Sunday, March 18, 2007

The Egyptian decision : an analysis (1/3)

This posts will deal with the Egyptian Supreme Administrative Court ruling with deprived Egyptian baha'is from their basical citizen rights (i.e. having valing ID cards and birth certificates) because of the obligation to mention a religion (either Muslim, Christian or Jew) and the impossibility to indicate Baha'i instead. For further information.

The precise analysis of the decision of the Egyptian Supreme Court is quite interesting specially for a French lawyer as it appears that Egyptian public law and procedure was strongly inspired by the French one beginning with the name of the Court : State Council (Conseil d’Etat).

The complete text of the decision can be found here.

As the decision is quite long (10 pages) the analysis will be posted in three different posts, which is quite good as the most interesting will be the last one … ;-)

In short, the decision is an appeal of a lower court decision which obliged the Egyptian States to issue ID cards and birth certificates mentioning the religion of the bearer being baha’i. The Supreme Administrative Court reversed the judgment.

Two appeals were launched against the decision. The first one appears to be a private appeal, the second one governmental.

The structure of the decision is directly inspired of the structure and the writing style the French administrative Supreme Court gives its decisions. It begins with a synthesis of the previous proceedings, recalling the origin of the case, and the decision under scrutiny.

Arguments raised by the baha’is

From the history of the case, it seems to appear that the claimant changed their legal strategy during the course of the proceedings.

First, they argued that the fact for the administration to refuse to give them back their passports and ID cards after they requested for the names of their daughters to be added would violate the Constitution and the Universal Declaration of Human Rights.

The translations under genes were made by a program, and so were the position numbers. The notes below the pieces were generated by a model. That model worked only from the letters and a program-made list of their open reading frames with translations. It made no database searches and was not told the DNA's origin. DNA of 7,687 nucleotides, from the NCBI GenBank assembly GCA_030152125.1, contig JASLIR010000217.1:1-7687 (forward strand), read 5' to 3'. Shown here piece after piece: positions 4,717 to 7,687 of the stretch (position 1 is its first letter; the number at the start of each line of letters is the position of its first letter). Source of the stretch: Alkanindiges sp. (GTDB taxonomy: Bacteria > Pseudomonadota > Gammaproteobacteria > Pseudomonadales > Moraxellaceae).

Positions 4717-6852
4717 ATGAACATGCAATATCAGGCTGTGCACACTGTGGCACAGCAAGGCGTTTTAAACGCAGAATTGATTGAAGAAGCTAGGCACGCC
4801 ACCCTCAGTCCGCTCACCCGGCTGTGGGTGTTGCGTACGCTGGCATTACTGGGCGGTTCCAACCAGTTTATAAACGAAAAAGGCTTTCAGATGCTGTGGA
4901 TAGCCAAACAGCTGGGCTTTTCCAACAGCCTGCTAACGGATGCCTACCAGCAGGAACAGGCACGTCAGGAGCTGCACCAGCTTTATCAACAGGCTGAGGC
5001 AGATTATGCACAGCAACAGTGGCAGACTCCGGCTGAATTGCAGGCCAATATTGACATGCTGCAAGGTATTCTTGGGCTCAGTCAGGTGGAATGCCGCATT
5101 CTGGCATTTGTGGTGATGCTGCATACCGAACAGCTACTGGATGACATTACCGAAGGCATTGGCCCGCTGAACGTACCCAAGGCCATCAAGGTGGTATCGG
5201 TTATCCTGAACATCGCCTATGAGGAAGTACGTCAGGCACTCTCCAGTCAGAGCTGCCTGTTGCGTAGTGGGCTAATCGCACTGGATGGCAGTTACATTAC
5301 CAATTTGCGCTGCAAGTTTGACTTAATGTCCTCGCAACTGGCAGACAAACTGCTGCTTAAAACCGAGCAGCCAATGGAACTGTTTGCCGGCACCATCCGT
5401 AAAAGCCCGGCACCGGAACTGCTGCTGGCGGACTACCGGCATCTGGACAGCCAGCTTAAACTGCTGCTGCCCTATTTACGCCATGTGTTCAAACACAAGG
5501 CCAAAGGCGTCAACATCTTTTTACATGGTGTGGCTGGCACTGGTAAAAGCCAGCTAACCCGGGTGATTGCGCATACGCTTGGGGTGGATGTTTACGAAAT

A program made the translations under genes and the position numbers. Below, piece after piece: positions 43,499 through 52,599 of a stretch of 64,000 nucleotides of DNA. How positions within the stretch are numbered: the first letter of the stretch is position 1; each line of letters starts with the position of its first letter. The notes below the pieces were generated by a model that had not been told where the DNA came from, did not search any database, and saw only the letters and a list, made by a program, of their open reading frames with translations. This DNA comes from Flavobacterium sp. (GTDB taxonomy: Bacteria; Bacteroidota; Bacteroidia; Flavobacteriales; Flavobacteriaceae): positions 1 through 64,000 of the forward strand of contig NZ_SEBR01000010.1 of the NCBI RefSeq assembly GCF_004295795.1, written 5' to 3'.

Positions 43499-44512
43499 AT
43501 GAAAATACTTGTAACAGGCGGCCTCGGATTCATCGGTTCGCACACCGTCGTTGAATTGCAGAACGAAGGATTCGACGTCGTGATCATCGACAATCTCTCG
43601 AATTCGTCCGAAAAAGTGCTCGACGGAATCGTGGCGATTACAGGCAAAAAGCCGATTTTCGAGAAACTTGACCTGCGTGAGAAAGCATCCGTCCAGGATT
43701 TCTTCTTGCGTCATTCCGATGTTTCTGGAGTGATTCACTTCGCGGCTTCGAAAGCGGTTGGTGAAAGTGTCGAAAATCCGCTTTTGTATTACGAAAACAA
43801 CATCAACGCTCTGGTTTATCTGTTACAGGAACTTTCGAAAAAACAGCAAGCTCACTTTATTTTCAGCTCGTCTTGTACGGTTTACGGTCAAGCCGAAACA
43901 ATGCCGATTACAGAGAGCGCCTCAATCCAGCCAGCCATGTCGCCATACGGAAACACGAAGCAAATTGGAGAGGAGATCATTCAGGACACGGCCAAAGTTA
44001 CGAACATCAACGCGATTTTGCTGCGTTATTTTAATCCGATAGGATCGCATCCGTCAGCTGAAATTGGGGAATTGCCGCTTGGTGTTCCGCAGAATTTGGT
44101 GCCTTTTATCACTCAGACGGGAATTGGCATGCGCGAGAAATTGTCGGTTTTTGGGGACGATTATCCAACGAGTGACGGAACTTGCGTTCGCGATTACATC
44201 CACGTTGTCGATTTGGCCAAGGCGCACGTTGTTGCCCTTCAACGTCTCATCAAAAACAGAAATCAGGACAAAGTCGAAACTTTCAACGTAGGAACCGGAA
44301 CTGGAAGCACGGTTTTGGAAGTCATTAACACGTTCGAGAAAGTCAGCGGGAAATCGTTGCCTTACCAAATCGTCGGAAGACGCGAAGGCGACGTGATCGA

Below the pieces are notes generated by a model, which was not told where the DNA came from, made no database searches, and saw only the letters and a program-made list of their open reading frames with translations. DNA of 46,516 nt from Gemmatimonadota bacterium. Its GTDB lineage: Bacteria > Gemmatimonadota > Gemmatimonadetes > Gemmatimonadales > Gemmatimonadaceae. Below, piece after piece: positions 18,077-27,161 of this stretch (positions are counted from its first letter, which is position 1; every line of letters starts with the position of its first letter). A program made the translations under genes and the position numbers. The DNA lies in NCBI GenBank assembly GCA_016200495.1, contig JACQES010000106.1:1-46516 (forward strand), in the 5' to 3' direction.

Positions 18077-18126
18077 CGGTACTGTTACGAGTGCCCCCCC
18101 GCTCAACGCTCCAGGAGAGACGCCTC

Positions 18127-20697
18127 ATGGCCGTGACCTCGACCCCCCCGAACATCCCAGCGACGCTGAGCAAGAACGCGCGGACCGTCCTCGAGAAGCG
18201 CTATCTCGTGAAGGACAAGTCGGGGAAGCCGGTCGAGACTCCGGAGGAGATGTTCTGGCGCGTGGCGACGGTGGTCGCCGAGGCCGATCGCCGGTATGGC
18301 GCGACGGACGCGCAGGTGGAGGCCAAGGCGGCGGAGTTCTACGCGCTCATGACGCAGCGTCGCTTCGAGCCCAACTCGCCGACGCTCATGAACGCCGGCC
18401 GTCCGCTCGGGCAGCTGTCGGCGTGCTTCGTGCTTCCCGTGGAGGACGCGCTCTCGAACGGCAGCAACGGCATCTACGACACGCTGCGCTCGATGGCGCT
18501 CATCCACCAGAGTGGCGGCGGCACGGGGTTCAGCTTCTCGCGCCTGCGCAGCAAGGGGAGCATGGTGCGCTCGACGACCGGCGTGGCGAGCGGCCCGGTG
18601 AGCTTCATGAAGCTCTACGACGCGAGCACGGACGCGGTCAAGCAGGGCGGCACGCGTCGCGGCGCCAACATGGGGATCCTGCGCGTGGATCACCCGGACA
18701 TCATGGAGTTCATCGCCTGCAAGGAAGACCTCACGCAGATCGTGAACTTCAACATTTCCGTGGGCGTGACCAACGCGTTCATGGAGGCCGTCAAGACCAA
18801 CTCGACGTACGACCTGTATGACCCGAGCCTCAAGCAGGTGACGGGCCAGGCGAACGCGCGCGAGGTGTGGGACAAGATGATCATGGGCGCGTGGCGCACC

Further, they apparently modified their claim to get the annulment of the negative decision about the refusal to issue them ID cards mentioning their religion as being « Baha’i » as well as the refusal to issue birth certificates for their daughters also mentioning the religion.

A negative decision, if inspired from the French system which really seems to be the case, exists when the administration fails to answer a request within a certain time frame (two months in France). If the administration does not grant the decision or the action asked for, this negative decision can be challenged before a court to verify whether the administration was under an obligation or not to take a decision or a specific action.

Obviously, the action asked for was to issue ID cards and birth certificates mentioning the religion as being baha’i. Not taking this action would violate the Constitution and the Universal Declaration of Human Rights, was the claim.

Interestingly, and with a look on a later development, new arguments could now be drawn asking for the issuance of ID cards and birth certificates mentioning five dashes in places of any religion.